The Second Debate Was a Game of Deflection and Thoroughly Unsurprising

By: Emelie Eriksson

On the night of October 7th, the vice presidential debate between Kamala Harris (Dem) and Vice President Mike Pence (Rep) took place in Salt Lake City, Utah. The debate was moderated by Susan Page (USA Today), who valiantly attempted to bring more order to this debate than was previously observed on 29 September between Joe Biden and President Donald Trump. While the exchange between Harris and Pence was less chaotic and undoubtedly more civilized, it was a match of trying to get the last word in.

Pence especially appeared to find it difficult to stop talking when Page repeatedly but without results told him his time was up – a slightly more respectful way of stifling the competition as opposed, of course, to constantly interrupting and trying to drown them out.

The debate was further marked by incessant deflection. It brought no surprising revelations from either side, and can be boiled down to what is described as being on the ballot this November – Harris emphasized ‘the integrity of democracy’, whereas Pence touted the economy.

The 90 minutes of debate commenced with the oh-so-current issue of the coronavirus response, which saw Harris call the action (or inaction) of the Trump administration “the greatest failure of any presidential administration in the history of our country”. She pointed out that the White House had knowledge of the seriousness of the outbreak two months prior to taking preventative measures and informing the public. There has been a lack of transparency comparable to that of Trump’s refusal to release his tax records, which Harris argued meant that he “forfeited the right to re-election”. This unquestionably came across as the Democratic ticket’s biggest selling point, since a recurring theme to the responses Harris doled out was that “Joe puts it all out there”, in contrast to Trump not understanding “what it means to be honest”.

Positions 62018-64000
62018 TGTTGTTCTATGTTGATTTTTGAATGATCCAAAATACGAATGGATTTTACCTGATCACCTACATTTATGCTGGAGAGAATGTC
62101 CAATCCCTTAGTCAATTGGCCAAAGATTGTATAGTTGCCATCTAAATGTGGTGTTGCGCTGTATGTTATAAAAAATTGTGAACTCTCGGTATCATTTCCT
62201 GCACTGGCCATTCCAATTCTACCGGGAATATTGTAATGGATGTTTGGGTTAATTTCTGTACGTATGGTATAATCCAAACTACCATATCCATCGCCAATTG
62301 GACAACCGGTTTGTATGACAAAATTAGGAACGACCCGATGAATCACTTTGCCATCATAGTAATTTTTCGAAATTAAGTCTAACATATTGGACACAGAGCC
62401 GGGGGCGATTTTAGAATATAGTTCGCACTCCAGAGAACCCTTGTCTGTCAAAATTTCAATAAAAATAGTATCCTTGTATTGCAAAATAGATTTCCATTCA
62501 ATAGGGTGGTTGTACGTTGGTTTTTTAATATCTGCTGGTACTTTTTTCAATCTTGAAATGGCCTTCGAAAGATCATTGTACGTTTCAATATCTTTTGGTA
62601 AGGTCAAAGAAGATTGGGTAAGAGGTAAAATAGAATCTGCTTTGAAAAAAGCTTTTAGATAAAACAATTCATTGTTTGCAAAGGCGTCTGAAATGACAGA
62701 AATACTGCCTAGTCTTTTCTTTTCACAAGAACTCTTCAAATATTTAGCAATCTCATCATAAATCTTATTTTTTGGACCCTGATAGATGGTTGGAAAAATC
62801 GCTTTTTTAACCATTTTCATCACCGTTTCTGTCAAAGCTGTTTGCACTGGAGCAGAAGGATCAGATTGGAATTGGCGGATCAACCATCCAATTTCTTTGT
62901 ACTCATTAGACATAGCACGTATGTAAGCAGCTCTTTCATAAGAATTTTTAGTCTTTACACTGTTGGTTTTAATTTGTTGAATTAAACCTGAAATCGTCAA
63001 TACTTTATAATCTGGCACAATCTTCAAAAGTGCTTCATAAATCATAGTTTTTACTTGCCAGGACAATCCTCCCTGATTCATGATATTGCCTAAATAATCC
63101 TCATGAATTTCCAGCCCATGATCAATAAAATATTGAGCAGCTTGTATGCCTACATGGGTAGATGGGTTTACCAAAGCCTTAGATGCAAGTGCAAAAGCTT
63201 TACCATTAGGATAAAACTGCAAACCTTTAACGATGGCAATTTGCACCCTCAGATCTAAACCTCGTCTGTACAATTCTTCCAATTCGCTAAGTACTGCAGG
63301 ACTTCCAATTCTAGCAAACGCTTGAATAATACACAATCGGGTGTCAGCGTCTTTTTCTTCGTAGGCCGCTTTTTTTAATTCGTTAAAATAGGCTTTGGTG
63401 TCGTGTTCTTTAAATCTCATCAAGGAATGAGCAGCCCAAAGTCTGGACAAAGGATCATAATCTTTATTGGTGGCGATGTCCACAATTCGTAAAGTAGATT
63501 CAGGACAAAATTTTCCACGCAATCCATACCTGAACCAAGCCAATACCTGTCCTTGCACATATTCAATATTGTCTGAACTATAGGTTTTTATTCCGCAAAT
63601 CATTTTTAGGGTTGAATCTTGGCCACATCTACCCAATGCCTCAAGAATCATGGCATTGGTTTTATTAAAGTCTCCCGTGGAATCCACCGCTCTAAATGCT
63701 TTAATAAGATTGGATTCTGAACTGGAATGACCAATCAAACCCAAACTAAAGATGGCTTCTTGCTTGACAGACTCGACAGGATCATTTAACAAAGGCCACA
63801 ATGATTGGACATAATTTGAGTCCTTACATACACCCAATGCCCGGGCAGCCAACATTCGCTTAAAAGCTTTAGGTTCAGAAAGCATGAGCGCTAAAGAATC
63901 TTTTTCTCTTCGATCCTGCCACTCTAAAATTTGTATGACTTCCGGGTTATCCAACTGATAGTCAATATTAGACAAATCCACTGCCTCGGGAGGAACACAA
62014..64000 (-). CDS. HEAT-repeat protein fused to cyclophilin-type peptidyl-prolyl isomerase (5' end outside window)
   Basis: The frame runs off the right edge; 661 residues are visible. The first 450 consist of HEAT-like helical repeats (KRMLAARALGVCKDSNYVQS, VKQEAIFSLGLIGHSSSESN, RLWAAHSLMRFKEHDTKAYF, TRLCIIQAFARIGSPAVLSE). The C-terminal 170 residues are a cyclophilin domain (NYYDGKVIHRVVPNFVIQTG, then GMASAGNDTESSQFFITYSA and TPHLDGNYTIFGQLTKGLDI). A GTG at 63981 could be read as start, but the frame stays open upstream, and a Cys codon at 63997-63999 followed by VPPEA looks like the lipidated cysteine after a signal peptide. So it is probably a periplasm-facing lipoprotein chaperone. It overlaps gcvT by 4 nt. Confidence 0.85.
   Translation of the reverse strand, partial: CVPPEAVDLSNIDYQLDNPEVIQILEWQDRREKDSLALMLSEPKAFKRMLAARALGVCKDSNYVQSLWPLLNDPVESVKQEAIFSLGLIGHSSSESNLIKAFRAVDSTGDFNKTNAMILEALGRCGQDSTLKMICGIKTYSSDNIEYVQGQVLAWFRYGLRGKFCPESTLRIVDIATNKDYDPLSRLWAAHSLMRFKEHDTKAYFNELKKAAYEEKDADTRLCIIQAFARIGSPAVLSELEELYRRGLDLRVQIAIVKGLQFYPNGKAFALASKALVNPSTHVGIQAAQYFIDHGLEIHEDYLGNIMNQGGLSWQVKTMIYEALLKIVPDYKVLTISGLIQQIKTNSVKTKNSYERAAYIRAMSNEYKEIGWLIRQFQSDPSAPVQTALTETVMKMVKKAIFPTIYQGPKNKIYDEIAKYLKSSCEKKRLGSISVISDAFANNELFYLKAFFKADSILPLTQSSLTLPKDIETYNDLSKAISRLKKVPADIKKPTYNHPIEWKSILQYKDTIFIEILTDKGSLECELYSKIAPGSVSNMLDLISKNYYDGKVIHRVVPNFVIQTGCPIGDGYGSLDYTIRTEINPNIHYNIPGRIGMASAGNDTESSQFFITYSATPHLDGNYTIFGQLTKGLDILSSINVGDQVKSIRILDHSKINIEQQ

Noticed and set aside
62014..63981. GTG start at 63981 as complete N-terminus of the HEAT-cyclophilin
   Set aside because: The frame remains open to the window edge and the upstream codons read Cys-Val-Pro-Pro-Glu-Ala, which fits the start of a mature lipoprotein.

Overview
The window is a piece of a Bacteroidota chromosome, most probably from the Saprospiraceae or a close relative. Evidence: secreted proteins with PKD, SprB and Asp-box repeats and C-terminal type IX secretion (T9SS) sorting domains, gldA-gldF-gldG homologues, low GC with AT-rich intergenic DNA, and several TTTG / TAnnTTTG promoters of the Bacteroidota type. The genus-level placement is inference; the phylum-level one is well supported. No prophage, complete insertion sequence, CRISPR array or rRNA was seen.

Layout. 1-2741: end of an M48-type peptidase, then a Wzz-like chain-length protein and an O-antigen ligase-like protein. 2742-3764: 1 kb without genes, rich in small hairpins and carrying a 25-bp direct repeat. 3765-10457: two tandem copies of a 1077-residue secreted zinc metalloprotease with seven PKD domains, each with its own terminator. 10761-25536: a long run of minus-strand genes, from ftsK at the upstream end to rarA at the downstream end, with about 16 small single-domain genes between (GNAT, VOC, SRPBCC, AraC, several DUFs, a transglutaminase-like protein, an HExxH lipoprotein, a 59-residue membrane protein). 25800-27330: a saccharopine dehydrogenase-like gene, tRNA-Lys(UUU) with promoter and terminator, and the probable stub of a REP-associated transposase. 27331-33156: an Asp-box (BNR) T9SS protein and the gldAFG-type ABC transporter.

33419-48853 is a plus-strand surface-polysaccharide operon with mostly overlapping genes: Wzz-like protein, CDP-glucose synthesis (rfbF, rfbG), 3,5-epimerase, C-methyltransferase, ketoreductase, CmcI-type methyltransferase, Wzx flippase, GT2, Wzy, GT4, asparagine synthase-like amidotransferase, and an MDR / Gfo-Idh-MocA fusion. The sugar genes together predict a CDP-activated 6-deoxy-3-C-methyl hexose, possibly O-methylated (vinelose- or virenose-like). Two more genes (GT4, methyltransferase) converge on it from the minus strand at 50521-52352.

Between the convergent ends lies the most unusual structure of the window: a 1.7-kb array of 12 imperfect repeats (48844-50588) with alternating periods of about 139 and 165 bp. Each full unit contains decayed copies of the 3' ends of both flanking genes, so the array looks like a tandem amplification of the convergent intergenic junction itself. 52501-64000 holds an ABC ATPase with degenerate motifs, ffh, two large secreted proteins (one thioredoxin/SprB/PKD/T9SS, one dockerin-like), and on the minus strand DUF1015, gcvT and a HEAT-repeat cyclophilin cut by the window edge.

Harris, in response to a question regarding a future coronavirus vaccine, went on to say that she would be first in line should doctors and medical experts approve it, but would opt out if Trump were the one to advise the public to take it – a remark meant to convey that Trump cannot be trusted.

Pence, in turn, responded with the most hypocritical sentence of the night: “stop playing politics with people’s lives”.

He emphasized the need for sacrifices and the prioritization of freedom, respecting the American people and trusting the public to make informed decisions (which is ironic considering the Trump administration’s tradition of withholding information). Pence deflected when asked about the transparency of health information by instead bringing up the Obama administration’s response to the swine flu outbreak in 2009. He also insisted there is a plan in place for health care for people with preexisting conditions who were covered by Obama’s Affordable Care Act but, just like every time the question has been asked over the last several years, refused to specify what that plan is. Large parts of the debate were marked by deflection, really, which applies to Harris as well. She especially was unable to assert whether a Biden administration would increase the number of Supreme Court justices in order to render recently-appointed conservative Amy Coney Barrett less influential (a question which in all fairness was posed like a challenge by Pence).